The Vaults, London – until 30 September 2018
The Vaults is one of London’s most exciting venues. Its labyrinth of tunnels allow it to be easily changed into a whole world of magical mazes which provide the perfect space for immersive theatre. It’s currently playing house for a multi-sensory experience which combines classical music, live performances and beautiful sets to transport us to the world of Disney’s 1940 film Fantasia. The experience is not a replica of the film, it is merely inspired by the classic; a certain mouse, for example, never makes an appearance.
The goals of this show are clear, the idea is to enchant audiences and give them a magical night but personally, it falls a little flat. In the entrance, audience members are given an iPod and a set of headphones which play varying pieces of music and tell us to wander freely throughout the various rooms. These include a volcano that seems set to erupt at any minute, a bubble wonderland, a frozen lake where lights fly around the ice whimsically and a garden of flowers where an omnipotent voice whispers, somewhat eerily, around us.
The overall concept is reminiscent of the recent Opera: Passion, Power and Politics exhibition at the V&A which took audiences on a route around a large maze of rooms whilst playing varying pieces of music and providing facts and information on the piece and era it was written/performed. Sounds & Sorcery takes the same idea but a lack of structure lets it down a lot. The idea of “choosing your own path” is exciting but if you choose wrong you are left to mill around for a long time, waiting for rooms to be ready, which takes away from the magic and leaves a lot of aimless, dead time.
Some of the rooms are exciting, namely the iconic ‘Sorcerer‘s Apprentice’ where the actors whiz around under a spell and splash water on those in the closest proximity. ‘The Dance of the Hours’ is also enjoyable, thanks to the wonderful performers, but the plot of the dance is unclear unless you realise that each person is playing an animal.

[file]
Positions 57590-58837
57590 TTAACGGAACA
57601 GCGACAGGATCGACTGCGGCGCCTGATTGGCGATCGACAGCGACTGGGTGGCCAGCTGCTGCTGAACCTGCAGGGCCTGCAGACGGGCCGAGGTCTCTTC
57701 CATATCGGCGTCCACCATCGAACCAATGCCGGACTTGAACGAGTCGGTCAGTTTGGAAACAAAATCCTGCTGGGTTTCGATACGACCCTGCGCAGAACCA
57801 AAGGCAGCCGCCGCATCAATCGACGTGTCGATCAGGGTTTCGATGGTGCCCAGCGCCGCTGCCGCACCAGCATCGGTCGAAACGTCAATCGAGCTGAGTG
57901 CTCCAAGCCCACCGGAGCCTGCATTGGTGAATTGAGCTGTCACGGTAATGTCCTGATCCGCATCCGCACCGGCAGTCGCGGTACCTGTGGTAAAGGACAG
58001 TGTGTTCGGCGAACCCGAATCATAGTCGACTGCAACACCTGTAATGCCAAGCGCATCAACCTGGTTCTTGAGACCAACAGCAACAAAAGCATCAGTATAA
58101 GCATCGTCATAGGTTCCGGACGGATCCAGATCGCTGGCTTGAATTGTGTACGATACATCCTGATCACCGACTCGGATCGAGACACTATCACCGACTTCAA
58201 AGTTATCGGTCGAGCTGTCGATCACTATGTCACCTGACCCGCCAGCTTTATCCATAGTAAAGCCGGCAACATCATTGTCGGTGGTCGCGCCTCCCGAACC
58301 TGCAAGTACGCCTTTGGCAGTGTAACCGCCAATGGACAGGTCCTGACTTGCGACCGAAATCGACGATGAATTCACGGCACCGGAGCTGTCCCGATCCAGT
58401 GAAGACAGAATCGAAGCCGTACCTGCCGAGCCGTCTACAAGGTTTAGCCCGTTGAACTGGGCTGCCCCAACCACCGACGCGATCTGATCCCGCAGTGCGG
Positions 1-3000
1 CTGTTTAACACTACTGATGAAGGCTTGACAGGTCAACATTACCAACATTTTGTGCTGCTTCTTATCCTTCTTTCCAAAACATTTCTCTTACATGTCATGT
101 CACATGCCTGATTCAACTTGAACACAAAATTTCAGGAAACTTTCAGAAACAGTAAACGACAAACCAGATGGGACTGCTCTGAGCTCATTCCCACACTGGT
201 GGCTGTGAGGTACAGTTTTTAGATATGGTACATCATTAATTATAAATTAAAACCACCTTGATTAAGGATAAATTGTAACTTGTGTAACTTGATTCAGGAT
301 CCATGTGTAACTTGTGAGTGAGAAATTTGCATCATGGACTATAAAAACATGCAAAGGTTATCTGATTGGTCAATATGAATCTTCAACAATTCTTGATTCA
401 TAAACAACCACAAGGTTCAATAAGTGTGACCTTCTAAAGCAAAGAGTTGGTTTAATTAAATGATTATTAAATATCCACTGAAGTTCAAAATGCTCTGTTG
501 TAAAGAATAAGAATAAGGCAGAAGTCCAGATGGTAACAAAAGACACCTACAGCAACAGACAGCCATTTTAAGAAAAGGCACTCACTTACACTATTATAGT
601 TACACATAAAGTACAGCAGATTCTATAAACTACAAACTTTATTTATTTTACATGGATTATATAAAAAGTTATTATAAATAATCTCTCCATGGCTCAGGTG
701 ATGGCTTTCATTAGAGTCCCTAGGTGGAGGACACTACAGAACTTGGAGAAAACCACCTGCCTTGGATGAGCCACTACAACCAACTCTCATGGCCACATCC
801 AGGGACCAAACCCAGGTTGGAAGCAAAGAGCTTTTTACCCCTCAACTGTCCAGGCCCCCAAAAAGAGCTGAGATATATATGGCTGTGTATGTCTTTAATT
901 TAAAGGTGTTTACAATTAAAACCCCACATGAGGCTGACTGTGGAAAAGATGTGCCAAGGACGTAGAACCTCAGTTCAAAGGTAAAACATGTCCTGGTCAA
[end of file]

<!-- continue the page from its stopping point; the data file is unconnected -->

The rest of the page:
There’s a knock-kneed Flamingo, the boisterous Elephant, a hissing Crocodile who skilfully does some aerial skills and an attention loving Hippo. Each do a great job of performing but in comparison with the other rooms it feels random.
If all the rooms included performers it would be a much more enjoyable experience. Although Kitty Callister’s designs are magical and bright and the stunning music such as Stravinsky’s Rite of Spring which surrounds us is wonderful, there’s nothing keeping us in each room for more than a minute or so.
The lack of structure combined with some fraying parts of the set make the whole thing feel amateurish and Sounds and Sorcery Presents Disney Fantasia doesn’t quite hit the mystical mark it’s aiming for. There are a few brief magical moments and the design is wonderful but there needs to be a cohesiveness and draw to really transport audiences and give them “wow” moments rather than, “that’s cool, let’s move on”.
Sounds and Sorcery celebrating Disney Fantasia runs at The Vaults until 30th September
photo credit: Hanson Leatherby and Laurence Howe